The push/pull/legs split is one of the most popular and enduring workout programs there is. And the reason for that is simple – it works really well. Provided, of course, that it’s done in the right way.
So in this article, I’ll explain what a push/pull/legs split involves, and why it’s such an effective way to train. And I’ll also give you a great example of a workout routine that you can use to get started with straight away.
What is the Push/Pull/Legs Split Routine?
The push/pull/legs split is a very simple and logical training method in which you split your body up into three parts. And each part is then trained on its own separate day.
In the “push” workout, you train all your upper body pushing muscles, i.e. your chest, shoulders and triceps.
In the “pull” workout, you train all your upper body pulling muscles, i.e. your back and biceps.
And in the “legs” workout, you train your entire lower body, i.e. your quads, hamstrings, calves and abdominals.
These three workouts are then alternated over however many weekly training sessions you choose to do.
So, for instance, if you can only make it to the gym three times per week, you would simply do each workout on its own set day, once each week, e.g. Monday, Wednesday and Friday. However, this is not the best way to do it, as it means that each body part is only being trained once per week, and as I’ve said previously, this is not optimal for muscle growth.
So a better way would be to train four days per week, alternating the workouts over your four training sessions. It doesn’t matter which days you choose, as long as you never train more than two days in a row.
Another method you could use is the rotating five day cycle. With this, each workout is done over a five day period. So that means you would train 2 on, 1 off, 1 on, 1 off, and then repeat. This is probably the best way to do it, as it means that each body part is being trained once every five days – and this is about ideal for the more experienced trainee. But it does mean that your training days are constantly changing, so you need a fairly flexible schedule for this to work.
Why Use a Push/Pull/Legs Split?
The push/pull/legs split is probably the most efficient method of training there is, because all related muscle groups are trained together in the same workout. This means that you get the maximum overlap of the movements being trained, and the muscle groups involved derive the maximum benefit from this overlap.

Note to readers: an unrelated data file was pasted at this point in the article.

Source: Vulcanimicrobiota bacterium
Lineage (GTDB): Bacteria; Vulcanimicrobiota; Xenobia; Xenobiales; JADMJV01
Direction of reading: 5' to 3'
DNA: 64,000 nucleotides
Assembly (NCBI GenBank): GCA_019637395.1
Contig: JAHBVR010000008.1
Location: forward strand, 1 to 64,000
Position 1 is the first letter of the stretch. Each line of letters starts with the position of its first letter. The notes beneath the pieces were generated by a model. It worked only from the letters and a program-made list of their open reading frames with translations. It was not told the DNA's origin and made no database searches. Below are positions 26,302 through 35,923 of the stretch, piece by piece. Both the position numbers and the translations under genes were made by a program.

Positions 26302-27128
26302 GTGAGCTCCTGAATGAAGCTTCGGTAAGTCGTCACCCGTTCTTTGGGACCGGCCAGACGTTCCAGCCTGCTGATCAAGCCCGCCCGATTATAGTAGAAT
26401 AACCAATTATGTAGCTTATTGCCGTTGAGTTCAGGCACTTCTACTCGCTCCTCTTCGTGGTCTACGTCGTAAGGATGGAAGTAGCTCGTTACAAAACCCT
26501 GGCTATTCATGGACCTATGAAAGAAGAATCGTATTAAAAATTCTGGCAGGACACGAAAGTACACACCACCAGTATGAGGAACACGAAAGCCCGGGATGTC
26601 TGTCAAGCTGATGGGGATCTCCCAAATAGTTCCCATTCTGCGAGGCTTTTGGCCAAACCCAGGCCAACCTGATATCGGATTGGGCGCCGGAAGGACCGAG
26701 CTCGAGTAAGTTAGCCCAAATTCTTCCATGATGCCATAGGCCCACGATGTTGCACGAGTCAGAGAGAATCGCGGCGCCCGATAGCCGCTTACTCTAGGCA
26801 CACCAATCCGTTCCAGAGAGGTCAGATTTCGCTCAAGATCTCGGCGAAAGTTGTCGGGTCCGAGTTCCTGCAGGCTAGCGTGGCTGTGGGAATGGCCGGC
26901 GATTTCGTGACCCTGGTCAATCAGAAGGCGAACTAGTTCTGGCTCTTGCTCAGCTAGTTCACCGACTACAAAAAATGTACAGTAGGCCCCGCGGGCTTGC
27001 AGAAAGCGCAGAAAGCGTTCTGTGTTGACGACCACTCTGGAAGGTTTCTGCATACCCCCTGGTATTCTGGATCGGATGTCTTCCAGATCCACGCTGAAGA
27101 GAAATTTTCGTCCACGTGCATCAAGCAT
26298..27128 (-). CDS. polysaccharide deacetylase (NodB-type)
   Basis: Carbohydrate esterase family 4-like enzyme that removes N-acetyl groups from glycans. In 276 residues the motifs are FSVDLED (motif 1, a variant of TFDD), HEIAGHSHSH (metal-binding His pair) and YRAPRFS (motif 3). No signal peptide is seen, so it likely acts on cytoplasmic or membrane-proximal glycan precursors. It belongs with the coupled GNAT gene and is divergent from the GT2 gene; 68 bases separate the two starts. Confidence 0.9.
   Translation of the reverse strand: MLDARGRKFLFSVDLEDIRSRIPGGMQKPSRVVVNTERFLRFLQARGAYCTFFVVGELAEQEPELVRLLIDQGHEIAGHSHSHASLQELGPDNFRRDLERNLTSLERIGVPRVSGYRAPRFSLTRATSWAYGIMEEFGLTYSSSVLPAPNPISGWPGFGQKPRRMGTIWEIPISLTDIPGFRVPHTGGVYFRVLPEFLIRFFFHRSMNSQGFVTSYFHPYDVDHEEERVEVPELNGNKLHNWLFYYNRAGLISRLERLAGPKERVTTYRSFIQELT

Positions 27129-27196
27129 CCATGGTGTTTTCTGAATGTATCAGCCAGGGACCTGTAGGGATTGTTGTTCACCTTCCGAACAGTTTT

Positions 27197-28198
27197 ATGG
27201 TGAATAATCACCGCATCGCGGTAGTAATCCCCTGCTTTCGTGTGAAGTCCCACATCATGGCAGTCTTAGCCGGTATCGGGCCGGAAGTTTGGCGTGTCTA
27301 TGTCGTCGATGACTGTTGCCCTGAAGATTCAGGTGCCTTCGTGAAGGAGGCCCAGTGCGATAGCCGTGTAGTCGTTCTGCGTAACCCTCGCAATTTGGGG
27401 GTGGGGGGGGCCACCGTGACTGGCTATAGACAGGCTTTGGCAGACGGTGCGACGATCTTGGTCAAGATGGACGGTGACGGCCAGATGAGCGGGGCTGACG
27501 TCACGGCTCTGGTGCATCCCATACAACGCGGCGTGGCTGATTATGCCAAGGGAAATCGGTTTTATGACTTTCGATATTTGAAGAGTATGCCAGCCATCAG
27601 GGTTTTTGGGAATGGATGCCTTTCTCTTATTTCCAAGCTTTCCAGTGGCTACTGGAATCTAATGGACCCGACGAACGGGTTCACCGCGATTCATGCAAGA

For example, when you train chest with say, bench press, the front deltoids and the triceps are also heavily involved. And when you train shoulders, the triceps are again worked hard. So it makes sense to train all these body parts together in the same workout, for maximum synergy and effectiveness.
Similarly, when you train your back, your biceps are also worked hard. So again, it makes sense to train these immediately afterwards, so that they can derive the maximum benefit from the additional stimulation.
It also means you get the minimum overlap of movements between workouts, which facilitates better recovery than most other training methods. And the joints are involved differently in each workout too, which reduces joint strain and helps prevent injury. And, in practice, the push/pull/legs split does seem to cause less training injuries than other methods of training.
An Example Workout Routine
Here’s a great example of a push/pull/legs split routine that is well structured, properly balanced, and certain to give you excellent results:
Workout 1 – Push
- Bench Press 3 x 6–8
- Incline Dumbbell Press 3 x 8–10
- Machine Flye 2 x 10–12
- Seated Dumbbell Press 3 x 8–10
- Lateral Raise 2 x 10–12
- Triceps Pressdown 3 x 10–12
Workout 2 – Pull
- Bent-over Row 3 x 6–8
- Pull Ups 3 x 8–10
- Cable Row 2 x 10–12
- Face Pulls 2 x 12–15
- Barbell Curl 3 x 8–10
- Dumbbell Hammer Curl 2 x 10–12
Workout 3 – Legs/Abs
- Squats 3 x 6–8
- Romanian Deadlift 2 x 10–12
- Leg Press 2 x 10–12
- Leg Curl 2 x 10–12
- Calf Raise 3 x 8–10
- Cable Crunch 2 x 12–15
The sets listed are your work sets, but always ensure you warm up properly first, in order to prepare your body for the heavier work, and to help prevent injury. However, another advantage of this split routine is that fewer warm-up sets are required, as training each exercise/body part warms you up for the next.
Who Should Use a Push/Pull/Legs Split?
The push/pull/legs split is ideal for both intermediate and advanced trainees.
More specifically though, if you are just starting out, or you have not had much in the way of results from your efforts so far, you’ll almost certainly do best with a full body workout routine, training three days per week. Stick with that for at least six months – more if you are still progressing well.
Once you hit the intermediate stage, however, you’ll probably find you’ll do better with an upper/lower split routine, training three or four days per week. And this is, in fact, my preferred method of training for most people, most of the time.
But at any time past the beginner stage, you may find the push/pull/legs split suits you better. Or you may wish to alternate an upper/lower split with a push/pull/legs split, in order to derive all the benefits that each method has to offer.
Either way, the push/pull/legs split routine is an extremely effective method of training that is certain to give you exceptional results, provided you combine it with a good muscle-building diet, some proven supplements (not essential, but certainly useful), and sufficient rest and sleep. Best of luck.
Photo credit: SSCusp, CC BY-SA 2.0, via Flickr